The City’s Western Waterfront Master Plan is now available online, and it includes several ideas for making the western waterfront safer, more accessible and more enjoyable. The plan also includes proposals for restoring and strengthening connections between the waterfront and Roncesvalles, an idea long-championed by the BIA.
A short-term goal of the plan is a project to reestablish Sunnyside as a safe place to swim. Our beach was open only 45 percent of the time last year, due to bacterial contamination. The City is installing a vinyl curtain that should help keep run-off from the Humber away from the beach.
Geese and dogs have been blamed for much of the contamination, but a more significant cause is likely the fact that during heavy rainstorms our western lakefront becomes an open toilet for about a quarter of a million people. Like most of downtown Toronto, the west end is serviced by combined storm sewers that carry both stormwater and sanitary flows (feces and urine). When there is heavy rain, this system gets overwhelmed and responds by dumping everything into the nearest body of water.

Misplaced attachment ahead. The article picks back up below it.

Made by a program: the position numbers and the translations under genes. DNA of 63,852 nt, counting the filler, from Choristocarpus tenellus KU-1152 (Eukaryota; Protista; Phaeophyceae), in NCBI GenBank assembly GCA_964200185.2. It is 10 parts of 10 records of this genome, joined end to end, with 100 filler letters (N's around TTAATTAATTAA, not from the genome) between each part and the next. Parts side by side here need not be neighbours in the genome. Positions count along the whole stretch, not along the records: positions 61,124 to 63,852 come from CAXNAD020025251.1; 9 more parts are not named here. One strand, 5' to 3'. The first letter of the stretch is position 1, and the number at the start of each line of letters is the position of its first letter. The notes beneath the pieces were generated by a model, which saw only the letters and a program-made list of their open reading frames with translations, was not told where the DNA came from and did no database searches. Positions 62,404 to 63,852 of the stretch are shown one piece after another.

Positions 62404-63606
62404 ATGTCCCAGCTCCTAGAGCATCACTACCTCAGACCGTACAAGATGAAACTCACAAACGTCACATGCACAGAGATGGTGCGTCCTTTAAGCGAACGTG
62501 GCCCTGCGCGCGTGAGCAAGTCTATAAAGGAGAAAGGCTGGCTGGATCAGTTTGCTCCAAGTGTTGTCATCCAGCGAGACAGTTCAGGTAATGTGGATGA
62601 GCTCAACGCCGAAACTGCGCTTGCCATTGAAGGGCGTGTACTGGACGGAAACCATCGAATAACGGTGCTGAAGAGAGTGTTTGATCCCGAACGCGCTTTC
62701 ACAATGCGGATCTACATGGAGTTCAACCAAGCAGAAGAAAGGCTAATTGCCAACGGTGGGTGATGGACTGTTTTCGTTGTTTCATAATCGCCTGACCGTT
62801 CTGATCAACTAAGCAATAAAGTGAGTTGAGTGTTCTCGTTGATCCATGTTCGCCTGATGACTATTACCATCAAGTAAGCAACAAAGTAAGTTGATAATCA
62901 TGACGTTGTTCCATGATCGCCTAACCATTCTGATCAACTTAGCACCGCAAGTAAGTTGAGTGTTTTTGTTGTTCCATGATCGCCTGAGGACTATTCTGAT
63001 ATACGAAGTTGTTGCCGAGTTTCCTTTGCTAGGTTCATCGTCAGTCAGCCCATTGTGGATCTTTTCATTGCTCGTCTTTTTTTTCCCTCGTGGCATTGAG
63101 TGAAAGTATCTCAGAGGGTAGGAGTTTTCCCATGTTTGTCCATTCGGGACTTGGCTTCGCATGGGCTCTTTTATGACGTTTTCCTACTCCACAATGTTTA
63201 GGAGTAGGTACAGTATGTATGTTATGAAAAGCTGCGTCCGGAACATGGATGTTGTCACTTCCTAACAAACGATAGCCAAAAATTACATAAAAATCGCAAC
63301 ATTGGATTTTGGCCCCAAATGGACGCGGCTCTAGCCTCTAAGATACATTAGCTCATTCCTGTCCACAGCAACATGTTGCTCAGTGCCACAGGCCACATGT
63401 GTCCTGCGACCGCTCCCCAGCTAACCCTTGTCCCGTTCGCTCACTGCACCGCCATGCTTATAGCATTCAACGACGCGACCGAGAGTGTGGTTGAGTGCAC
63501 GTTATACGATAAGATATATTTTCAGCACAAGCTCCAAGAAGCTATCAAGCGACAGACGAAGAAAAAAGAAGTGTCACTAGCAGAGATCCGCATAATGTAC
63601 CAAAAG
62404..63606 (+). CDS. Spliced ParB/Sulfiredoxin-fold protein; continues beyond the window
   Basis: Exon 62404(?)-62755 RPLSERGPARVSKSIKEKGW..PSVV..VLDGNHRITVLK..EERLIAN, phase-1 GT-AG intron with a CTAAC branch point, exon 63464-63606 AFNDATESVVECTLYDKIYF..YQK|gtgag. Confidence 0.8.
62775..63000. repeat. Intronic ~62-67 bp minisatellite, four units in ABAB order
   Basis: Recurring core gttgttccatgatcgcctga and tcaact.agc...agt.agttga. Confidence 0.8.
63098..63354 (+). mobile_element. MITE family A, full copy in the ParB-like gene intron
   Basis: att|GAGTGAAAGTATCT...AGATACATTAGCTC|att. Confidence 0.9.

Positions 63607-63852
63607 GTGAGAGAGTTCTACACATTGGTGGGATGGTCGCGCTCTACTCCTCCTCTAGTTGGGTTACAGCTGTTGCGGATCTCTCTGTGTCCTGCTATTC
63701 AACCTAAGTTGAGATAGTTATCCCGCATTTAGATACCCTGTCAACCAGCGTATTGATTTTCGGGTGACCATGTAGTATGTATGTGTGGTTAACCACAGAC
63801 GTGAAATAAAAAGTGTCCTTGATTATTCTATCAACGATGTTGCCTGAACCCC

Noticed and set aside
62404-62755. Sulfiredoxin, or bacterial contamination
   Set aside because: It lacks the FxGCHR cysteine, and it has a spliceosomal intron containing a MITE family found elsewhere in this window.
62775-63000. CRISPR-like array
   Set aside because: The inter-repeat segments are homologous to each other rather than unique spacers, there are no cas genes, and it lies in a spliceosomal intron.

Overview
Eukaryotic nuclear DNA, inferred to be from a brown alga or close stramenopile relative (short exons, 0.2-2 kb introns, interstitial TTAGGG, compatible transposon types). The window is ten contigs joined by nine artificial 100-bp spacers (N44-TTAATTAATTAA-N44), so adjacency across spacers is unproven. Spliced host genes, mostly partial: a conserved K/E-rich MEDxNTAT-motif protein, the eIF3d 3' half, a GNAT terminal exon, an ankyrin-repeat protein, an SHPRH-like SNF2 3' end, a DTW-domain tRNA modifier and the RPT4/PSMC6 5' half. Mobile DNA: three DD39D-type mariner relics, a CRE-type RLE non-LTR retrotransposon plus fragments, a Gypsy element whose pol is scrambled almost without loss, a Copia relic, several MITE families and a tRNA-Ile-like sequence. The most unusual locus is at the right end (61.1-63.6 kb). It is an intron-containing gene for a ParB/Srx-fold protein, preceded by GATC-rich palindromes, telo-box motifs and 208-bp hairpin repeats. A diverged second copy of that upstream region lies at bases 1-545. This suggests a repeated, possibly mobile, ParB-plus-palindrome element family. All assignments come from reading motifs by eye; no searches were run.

Roncesvalles Renewed has proposed a “Living Sidewalk” that would integrate Roncesvalles’ stormwater drainage with an innovative new tree planting system. Instead of acting like funnels channelling water rapidly into the sewers, our street would become massive absorption pads, sucking up huge amounts of water and slowing the drainage process down. A bonus is that healthy trees absorb greenhouse gases, cool our street, and tend to be more attractive than a huge sheet of plastic.
The Living Sidewalk is not yet adequately funded, and time is running out to get the project included in the 2009-10 reconstruction of Roncesvalles. If you would like to offer support to the Living Sidewalk project, you can email Councillor Gord Perks at email@example.com .